For Hugh, the hairstyle was symbolic of his antagonist character, who thinks he’s cool but is really not. Like David Brent, Ricky Gervais’ character in “The Office,” Hugh shared. “For me, Vincent is like Ricky Gervais’ character in ‘The Office.’ He thinks he’s the man. He thinks everyone loves him, but actually, no one even likes him. But no one has the guts to say anything. Right down to his haircut, he’s just wrong.”

Hugh said he “loved” working with the South African director of “District 9” and “Elysium.” “Neill is an amazing maverick of a filmmaker. When I watched ‘District 9,’ I was blown away. I am not even a big science-fiction fan but I find his films fun and thought-provoking. He’s very laid-back. He’s got strong opinions about what he wants to do but he’s open to your ideas. So in every way, it was great fun.”

On playing a villain this time around, Hugh said, “It took me a long time to work out that when you play a hero in a film, you get beaten up the entire movie and then you win in the last fight. The villain wins everything except the last fight. So it was much easier. I was easing out to pasture.”

Hugh made it sound easy switching from film sets to Broadway and back to movies, even as he juggles being a husband and father to their adopted children, Ava Eliot and Oscar Maximillian.

HUGH Jackman plays a villain with dyed hair in “Chappie.”

HUGH Jackman plays a villain with dyed hair in “Chappie.”

Time off

“We try to make the family a priority so we do whatever is needed,” he said. “I am not as busy as 99 percent of the working population out there. I do get periods of time off. I was just doing a play for four months. I went to work at 6:30 at night and I was home at 9 [laughs]. It’s not hellish. I love my job. It doesn’t ever feel like hard work to me. The hard thing is balancing—it always is. That’s the trick for most parents—balancing their lives.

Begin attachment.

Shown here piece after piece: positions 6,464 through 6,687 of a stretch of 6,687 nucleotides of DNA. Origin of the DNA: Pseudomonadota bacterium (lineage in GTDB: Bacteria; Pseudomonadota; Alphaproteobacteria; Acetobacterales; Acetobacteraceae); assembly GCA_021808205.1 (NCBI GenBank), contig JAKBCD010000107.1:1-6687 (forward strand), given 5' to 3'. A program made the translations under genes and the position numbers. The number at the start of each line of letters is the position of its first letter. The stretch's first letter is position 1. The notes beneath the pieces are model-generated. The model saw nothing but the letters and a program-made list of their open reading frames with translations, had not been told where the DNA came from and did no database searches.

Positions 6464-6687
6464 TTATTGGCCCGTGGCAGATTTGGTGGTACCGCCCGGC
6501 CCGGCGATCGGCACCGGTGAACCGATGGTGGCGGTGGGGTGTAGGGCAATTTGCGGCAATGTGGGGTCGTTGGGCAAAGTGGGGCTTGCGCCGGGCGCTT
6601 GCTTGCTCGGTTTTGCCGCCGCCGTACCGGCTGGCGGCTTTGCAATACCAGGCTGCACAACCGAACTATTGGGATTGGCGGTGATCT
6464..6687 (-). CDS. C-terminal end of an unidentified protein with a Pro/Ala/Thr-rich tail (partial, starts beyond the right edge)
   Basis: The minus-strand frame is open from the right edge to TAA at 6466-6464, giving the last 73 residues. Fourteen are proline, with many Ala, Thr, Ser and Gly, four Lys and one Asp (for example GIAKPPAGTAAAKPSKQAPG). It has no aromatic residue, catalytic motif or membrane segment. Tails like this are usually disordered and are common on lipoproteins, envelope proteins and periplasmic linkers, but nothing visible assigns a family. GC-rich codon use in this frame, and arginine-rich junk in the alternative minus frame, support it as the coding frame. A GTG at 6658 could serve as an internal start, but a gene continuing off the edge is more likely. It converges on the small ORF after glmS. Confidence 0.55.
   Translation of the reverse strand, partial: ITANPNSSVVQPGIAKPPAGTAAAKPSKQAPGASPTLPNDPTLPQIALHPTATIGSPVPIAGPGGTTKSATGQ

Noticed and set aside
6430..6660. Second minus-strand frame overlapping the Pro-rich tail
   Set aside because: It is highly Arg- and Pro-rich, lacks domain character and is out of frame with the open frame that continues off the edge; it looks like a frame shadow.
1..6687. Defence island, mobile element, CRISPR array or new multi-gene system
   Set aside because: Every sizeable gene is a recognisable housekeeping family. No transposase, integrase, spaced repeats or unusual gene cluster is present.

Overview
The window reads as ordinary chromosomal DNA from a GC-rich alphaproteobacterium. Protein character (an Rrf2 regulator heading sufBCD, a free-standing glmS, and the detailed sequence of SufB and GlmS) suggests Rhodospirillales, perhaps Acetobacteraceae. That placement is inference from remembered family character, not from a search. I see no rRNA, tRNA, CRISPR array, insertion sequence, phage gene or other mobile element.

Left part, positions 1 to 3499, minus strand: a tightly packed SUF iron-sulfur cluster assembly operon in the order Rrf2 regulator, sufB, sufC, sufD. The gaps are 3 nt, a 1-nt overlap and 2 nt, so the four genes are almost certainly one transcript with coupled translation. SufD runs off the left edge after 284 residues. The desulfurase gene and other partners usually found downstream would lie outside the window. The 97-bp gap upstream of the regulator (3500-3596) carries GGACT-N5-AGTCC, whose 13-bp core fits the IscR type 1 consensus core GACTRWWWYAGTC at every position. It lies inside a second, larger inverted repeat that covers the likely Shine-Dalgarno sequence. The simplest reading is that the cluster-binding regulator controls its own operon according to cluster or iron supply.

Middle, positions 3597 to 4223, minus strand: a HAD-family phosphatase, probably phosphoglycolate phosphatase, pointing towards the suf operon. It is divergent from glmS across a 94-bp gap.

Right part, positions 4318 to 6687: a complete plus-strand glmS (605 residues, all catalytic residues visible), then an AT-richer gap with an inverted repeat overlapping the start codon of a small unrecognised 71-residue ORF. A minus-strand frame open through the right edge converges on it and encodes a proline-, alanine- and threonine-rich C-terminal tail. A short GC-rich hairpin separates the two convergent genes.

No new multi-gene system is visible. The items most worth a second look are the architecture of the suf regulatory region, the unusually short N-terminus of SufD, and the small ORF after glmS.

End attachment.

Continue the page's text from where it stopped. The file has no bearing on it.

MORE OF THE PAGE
“I remember Helena Bonham Carter’s mom (Elena Propper de Callejon), a famous psychiatrist, being on the set of ‘Les Mis’ and saying, ‘Listen, you guys worry too much about it. Just feed them and love them. It’s all you’ve got to do.’ So it’s something that occupies 90 percent of the conversations that Deb and I have about the kids—Are we doing the right thing?”

As if he were not busy enough, Hugh co-founded Laughing Man Coffee and Tea six years ago when he was inspired by an Ethiopian coffee farmer, Dukale. Profits from Hugh’s company and New York café selling coffee beans from developing nations are funneled back to support education and communities.

“People love the idea that all my profits go back to charity,” Hugh remarked. The coffee company, Keurig Green Mountain, recently bought Laughing Man and Tea. Hugh stressed that whatever he earns from the sale will still go back to funding worthy causes.

Win-win situation

“You have good coffee and you are giving back,” Hugh said. “It’s win-win. I love that idea of social business and creating something that is organic, helping the farmers and being able to give back in every way.”

Asked how he’d like to be remembered, Hugh jested: “As the sexiest man alive. That was in 2008. Nothing has been better than that.” Then he added, “I am kidding. I haven’t really asked that question. But if I could be remembered as a good dad and husband, I would be happy.”

(E-mail the columnist at [email protected] Follow him at http://twitter.com/nepalesruben.)

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TAGS: Acting, Billy Elliot, Celebrity, Chappie, Dev Patel, Hollywood, Hugh Jackman